A rosette of prosciutto. A twirl of lemon slices. A coil of crackers amid a constellation of cheeses. Stacey Vaughan’s friends had long oohed and ahhed over the charcuterie boards she brought to parties. Then, a few months ago, a neighbor suggested she start selling them.
So Vaughan began hawking boxes of cured meats, cheese, and other deliciousness from her Canton home, a business she named Bon Apple Cheese. (“Puns—that’s where I shine,” she says). On sunny days, there is often a short line in front of her home, as people pick up boxes of charcuterie and walk to Patterson Park. There are boxes made for sharing, such as “The Stoop Night” or “The Boozy Brunch,” and an individual charcuterie box named “The ‘Rona,” of course.
“It’s a creative outlet for me,” says Vaughan, a neonatal intensive care nurse. “The past year has been so intense for everyone, I wanted to do something in my free time that was the complete opposite of my work. I love the little community that is forming outside my windows. I think people want an excuse to do something wholesome like this, having a picnic in the park with friends.”
Vaughan is among a handful of Baltimoreans who have launched charcuterie businesses over the past few years. Among the first was Liz Flores, a professional caterer who started Highland Graze Company in 2019. While the tradition of curing meats originated in ancient Rome and the word “charcuterie” comes from French, it was the Australians who began flooding social media a few years ago with artfully arranged “grazing tables” of meats, cheeses, and fruits, Flores says.
“You used to go to weddings and there was always steak and mashed potatoes,” says Flores. “But over the past decade or so, you started to see all of the creative appetizers: soft pretzel bars and pizza bars. Grazing tables are an outgrowth of that. Everyone wants food that looks good and isn’t too filling, Instagrammable food.”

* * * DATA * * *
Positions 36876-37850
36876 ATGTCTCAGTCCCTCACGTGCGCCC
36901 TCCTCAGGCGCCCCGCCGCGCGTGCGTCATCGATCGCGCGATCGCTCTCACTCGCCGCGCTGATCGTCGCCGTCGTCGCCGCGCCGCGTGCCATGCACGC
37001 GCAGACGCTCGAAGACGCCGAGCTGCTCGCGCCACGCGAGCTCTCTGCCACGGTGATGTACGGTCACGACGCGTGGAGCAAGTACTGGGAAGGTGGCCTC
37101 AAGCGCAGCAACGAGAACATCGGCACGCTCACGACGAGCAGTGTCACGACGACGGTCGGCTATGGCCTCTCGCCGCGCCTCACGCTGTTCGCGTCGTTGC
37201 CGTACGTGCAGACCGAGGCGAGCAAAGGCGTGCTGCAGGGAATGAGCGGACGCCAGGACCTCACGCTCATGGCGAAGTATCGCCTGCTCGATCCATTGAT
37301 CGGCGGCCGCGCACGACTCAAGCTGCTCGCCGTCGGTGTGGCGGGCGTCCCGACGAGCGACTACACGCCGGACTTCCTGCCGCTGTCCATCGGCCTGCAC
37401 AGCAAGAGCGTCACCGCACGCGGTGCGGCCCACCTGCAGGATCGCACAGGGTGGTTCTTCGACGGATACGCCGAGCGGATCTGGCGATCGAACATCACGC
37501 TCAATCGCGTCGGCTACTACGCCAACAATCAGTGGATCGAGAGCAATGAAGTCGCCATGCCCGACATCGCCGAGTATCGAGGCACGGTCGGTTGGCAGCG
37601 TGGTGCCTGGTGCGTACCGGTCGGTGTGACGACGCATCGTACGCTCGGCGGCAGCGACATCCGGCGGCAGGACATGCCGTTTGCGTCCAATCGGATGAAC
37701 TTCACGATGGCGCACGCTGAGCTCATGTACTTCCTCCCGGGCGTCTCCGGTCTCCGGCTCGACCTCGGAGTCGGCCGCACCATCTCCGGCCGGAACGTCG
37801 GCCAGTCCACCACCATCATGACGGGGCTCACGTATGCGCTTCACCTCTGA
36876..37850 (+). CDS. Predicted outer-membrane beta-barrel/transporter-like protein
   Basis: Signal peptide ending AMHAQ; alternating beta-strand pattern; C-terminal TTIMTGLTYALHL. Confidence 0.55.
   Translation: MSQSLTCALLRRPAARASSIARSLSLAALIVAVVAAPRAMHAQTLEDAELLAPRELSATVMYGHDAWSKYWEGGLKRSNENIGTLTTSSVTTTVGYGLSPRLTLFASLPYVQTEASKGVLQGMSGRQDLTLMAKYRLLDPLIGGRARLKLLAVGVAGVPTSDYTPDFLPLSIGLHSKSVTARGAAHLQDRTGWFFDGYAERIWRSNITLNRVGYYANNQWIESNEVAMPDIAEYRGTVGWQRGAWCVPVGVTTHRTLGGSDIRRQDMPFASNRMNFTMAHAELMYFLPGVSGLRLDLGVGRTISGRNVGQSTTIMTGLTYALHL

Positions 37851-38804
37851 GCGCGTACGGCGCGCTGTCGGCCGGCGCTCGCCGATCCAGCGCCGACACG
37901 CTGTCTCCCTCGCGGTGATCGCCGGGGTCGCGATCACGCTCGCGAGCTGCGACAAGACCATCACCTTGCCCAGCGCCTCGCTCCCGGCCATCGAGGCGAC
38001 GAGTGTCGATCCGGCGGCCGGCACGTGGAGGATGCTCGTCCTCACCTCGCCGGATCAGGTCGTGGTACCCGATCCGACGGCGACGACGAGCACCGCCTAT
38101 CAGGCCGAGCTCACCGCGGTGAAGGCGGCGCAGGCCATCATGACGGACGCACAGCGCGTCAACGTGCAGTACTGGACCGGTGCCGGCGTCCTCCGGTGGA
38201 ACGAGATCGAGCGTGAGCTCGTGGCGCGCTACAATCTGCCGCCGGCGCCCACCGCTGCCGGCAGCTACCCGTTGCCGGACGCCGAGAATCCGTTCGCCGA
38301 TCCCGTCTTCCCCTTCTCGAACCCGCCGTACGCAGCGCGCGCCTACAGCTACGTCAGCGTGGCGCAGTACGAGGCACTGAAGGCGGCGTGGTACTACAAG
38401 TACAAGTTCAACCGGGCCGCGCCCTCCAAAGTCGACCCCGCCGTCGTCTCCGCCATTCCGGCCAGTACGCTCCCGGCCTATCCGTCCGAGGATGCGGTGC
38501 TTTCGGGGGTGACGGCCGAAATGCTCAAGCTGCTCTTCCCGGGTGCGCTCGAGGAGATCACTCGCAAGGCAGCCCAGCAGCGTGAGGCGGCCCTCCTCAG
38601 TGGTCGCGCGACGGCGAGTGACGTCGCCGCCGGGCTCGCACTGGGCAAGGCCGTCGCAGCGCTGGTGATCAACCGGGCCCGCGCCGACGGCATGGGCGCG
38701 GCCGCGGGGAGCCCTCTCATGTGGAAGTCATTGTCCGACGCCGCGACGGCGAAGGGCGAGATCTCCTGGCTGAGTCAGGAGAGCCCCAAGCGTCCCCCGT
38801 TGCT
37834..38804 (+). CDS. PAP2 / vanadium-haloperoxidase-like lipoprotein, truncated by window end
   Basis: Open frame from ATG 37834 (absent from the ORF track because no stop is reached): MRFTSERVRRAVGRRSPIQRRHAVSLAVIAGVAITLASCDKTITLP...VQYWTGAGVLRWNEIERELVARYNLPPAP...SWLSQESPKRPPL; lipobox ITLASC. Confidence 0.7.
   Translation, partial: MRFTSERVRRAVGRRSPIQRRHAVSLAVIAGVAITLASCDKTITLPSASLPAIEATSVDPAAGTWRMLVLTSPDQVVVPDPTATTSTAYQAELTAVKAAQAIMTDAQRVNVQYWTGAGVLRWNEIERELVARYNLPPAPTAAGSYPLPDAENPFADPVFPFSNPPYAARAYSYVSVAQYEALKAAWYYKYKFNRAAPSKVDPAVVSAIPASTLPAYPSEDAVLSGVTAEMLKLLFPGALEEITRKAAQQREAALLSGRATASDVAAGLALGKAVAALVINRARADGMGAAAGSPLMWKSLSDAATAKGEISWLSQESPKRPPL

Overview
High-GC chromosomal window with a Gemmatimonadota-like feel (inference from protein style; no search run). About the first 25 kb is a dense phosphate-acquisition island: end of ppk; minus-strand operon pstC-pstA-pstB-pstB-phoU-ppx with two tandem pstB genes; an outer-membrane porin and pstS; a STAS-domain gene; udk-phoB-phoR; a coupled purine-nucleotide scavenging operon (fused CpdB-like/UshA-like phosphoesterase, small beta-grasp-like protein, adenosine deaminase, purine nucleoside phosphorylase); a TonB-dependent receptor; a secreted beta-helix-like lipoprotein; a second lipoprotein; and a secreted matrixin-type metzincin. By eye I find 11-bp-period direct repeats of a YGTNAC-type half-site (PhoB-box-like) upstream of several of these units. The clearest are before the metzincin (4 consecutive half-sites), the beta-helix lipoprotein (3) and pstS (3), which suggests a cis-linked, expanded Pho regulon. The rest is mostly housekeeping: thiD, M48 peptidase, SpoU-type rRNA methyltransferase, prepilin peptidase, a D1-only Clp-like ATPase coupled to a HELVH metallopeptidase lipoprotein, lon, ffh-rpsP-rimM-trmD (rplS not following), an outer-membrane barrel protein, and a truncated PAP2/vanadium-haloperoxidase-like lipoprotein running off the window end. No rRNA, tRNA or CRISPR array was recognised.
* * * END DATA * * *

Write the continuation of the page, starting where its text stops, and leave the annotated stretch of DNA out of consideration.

When COVID-19 hit last year, many traditional catering opportunities—weddings, graduation parties, corporate gatherings—evaporated. So Flores began making smaller, boxed versions of her grazing tables. The Stoneleigh resident advertised them through social media and orders began pouring in. Couples ordered the boxes for a romantic evening at home, while others gave them as gifts or a way to show appreciation to employees. Flores and her team delivered the boxes along routes stretching from Parkton to Sykesville to Annapolis.
Flores partners with local farmers, butchers, and cheesemakers to create the boxes, often building an arrangement around ingredients that are currently available. “We might find a really cool blue cheese or a perfect brie. I have connections with local farmers growing apricots and figs,” she says. “And I just found a great farmer in Monkton who is going to hook us up with edible flowers.”
Highland Graze boxes usually include two or three cured meats accompanied by a variety of cheeses, crackers, fruits, and spreads. “We like to add the traditional berries and grapes, but also have citrus fruits as a palate cleanser,” Flores says. “We just had some wonderful raspberry oranges we were working with.”